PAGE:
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  • Jefferson Adams

    Food Knowledge and Mental Stress Are Big Predictors of Gluten‐Free Diet Success

    Jefferson Adams
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    Reviewed and edited by a celiac disease expert.

      A team of researchers recently set out to assess the factors that influence gluten‐free diet adherence in patients with celiac disease. They found that food knowledge and stress levels play major roles in gluten-free diet success. 


    Image: CC--Lefteris Heretakis
    Caption: Image: CC--Lefteris Heretakis

    Celiac.com 08/20/2018 - Following a gluten-free diet is critical for people with celiac disease. However, the factors that influence gluten-free diet success for people with celiac disease are not well understood on a population-wide scale.

    A team of researchers recently set out to assess the factors that influence gluten‐free diet adherence in patients with celiac disease. The research team included E. P. Halmos, M. Deng, S. R. Knowles, K. Sainsbury, B. Mullan, and J. A. Tye‐Din.



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    The team asked celiac patients to complete an online survey that included the validated Celiac Dietary Adherence Test, along with questions on demographics, details of diagnosis and management and assessment of diet knowledge, quality of life and psychological distress. The team then reviewed the survey data for predictors of adherence and quality of life.

    There were a total of 7,393 survey responses, with 5,310 people completing the Celiac Dietary Adherence Test, and 3,230 of whom were following a gluten‐free diet. 

    Multivariate regression showed that predictors of gluten-free dietary adherence included older age, being male, symptoms severity after gluten consumption, above average gluten-free food knowledge, and lower risk of psychological distress. People with celiac disease who followed a gluten-free diet also reported better quality of life.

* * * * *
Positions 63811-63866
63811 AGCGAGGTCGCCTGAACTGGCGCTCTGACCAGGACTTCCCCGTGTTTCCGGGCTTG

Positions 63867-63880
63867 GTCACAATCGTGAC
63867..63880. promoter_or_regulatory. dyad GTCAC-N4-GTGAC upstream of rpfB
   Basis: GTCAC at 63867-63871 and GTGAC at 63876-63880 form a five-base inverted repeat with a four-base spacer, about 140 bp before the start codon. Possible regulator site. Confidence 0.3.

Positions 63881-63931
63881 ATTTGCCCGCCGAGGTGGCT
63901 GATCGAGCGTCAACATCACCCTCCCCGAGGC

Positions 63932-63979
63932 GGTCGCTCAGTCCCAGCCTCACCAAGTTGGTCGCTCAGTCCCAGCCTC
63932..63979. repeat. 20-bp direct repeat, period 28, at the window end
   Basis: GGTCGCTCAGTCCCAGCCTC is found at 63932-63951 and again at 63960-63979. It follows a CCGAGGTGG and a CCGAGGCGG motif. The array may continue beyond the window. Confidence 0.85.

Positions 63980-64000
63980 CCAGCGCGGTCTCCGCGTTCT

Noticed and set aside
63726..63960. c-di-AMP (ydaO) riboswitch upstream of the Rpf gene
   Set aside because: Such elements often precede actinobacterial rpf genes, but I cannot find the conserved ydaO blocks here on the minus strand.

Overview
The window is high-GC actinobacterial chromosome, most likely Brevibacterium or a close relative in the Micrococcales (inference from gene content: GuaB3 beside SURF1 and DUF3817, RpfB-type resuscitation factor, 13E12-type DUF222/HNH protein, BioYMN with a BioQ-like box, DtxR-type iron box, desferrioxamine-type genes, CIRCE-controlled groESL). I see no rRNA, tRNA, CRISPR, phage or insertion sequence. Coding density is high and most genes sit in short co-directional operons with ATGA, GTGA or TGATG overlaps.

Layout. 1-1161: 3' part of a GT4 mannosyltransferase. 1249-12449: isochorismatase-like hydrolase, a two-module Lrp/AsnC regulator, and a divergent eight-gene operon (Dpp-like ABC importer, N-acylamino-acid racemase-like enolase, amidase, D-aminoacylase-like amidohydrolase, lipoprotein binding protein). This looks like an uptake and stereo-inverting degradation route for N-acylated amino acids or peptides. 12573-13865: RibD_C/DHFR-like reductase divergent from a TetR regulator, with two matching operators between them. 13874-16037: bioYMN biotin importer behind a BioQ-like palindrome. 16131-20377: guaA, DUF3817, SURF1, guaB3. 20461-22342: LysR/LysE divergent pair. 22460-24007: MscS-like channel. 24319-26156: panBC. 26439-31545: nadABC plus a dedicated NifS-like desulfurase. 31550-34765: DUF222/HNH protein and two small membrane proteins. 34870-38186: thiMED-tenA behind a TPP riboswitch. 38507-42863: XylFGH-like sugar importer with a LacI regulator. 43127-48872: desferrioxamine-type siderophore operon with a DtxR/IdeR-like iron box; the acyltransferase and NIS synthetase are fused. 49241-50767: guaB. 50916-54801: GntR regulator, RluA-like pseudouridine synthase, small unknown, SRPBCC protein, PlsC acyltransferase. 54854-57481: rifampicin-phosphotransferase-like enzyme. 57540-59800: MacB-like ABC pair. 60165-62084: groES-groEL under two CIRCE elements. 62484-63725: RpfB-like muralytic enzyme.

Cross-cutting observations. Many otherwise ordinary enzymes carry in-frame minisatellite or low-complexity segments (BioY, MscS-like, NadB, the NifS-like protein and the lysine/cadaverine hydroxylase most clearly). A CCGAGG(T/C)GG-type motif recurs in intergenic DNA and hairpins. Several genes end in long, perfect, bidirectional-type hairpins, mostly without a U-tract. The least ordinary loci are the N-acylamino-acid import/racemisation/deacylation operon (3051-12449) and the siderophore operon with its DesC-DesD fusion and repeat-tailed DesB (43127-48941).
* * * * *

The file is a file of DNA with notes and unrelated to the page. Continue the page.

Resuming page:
Respondents who reported having poor food knowledge were more likely to wrongly identify gluten‐free foods, though they could still recognize gluten‐containing foods. This indicates that poor overall food knowledge may lead people with celiac disease to over‐restrict their diet. Poor understanding of gluten‐free diet and stressful psychological well-being were the main modifiable risk factors for failure to follow a gluten‐free diet in patients with celiac disease. 

    From these responses, the team concluded that access to a dietitian and mental health care professional, in cases of psychological stress, is likely necessary to improve gluten-free dietary observation, and thus to improve overall patient health and well-being.

    Read more at: Alimentary Pharmacology & Therapeuticsdoi.org/10.1111/apt.14791

     

    The researchers in this study are variously affiliated with the Department of Gastroenterology, The Royal Melbourne Hospital in Parkville, Victoria, Australia, the Department of Gastroenterology, Central Clinical School, Monash University in Melbourne, Victoria, Australia, the Cartovera Pty. Ltd. in Adelaide, SA, Australia, the Department of Psychological Sciences, Faculty of Health, Arts and Design, Swinburne University of Technology in Hawthorn, Victoria, Australia, the Department of Mental Health, St Vincent's Hospital in Fitzroy, Victoria, Australia, the Department of Psychiatry, University of Melbourne in Parkville, Victoria, Australia, Institute of Health and Society, Faculty of Medical Sciences, Newcastle University in Newcastle Upon Tyne, UK, the Health Psychology & Behavioural Medicine Research Group, School of Psychology, Curtin University in Bentley, WA, Australia, the Immunology Division, The Walter and Eliza Hall Institute of Medical Research in Parkville, Victoria, Australia, and the Department of Medical Biology, University of Melbourne in Parkville, Victoria, Australia.

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  • About Me

    Jefferson Adams is Celiac.com's senior writer and Digital Content Director. He earned his B.A. and M.F.A. at Arizona State University, and has authored more than 2,500 articles on celiac disease. His coursework includes studies in science, scientific methodology, biology, anatomy, medicine, logic, and advanced research. He previously served as SF Health News Examiner for Examiner.com, and devised health and medical content for Sharecare.com. Jefferson has spoken about celiac disease to the media, including an appearance on the KQED radio show Forum, and is the editor of the book "Cereal Killers" by Scott Adams and Ron Hoggan, Ed.D.


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